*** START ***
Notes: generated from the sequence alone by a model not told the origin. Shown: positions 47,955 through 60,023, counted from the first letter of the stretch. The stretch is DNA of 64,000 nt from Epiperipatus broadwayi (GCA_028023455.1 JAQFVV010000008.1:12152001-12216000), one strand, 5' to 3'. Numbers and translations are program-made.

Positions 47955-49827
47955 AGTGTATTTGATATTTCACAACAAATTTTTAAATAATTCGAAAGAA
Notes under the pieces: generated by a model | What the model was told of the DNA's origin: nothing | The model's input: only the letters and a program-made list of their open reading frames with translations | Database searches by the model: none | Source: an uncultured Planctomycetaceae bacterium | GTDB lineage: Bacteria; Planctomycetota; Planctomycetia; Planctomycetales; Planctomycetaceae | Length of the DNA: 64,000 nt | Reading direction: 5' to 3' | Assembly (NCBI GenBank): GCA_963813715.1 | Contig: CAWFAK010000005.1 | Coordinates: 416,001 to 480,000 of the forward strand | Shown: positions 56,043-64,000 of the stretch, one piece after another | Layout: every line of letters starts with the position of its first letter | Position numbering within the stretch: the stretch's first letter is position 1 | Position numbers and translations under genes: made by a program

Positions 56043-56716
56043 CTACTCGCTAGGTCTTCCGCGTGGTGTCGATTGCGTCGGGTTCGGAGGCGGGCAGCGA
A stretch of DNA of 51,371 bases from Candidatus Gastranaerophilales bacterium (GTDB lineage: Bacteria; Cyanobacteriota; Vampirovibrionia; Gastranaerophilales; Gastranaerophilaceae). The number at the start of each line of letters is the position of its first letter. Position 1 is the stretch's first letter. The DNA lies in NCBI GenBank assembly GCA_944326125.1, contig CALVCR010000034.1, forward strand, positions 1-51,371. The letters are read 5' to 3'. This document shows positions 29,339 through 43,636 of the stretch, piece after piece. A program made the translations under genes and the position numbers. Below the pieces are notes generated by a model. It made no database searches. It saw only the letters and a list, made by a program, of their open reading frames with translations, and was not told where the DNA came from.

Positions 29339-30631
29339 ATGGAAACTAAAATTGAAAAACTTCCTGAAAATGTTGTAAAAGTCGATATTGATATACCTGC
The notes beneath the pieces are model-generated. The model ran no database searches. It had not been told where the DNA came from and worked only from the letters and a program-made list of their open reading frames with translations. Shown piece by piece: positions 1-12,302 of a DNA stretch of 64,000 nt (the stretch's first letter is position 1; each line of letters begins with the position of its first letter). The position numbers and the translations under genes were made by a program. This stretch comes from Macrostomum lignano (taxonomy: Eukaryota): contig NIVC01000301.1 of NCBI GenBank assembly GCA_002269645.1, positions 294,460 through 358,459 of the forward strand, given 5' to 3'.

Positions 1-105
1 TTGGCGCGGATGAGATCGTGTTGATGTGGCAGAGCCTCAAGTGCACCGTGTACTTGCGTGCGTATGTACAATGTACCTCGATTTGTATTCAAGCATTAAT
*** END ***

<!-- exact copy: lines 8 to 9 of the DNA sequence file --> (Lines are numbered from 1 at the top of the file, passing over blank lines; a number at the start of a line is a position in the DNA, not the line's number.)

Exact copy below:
Positions 29339-30631
29339 ATGGAAACTAAAATTGAAAAACTTCCTGAAAATGTTGTAAAAGTCGATATTGATATACCTGC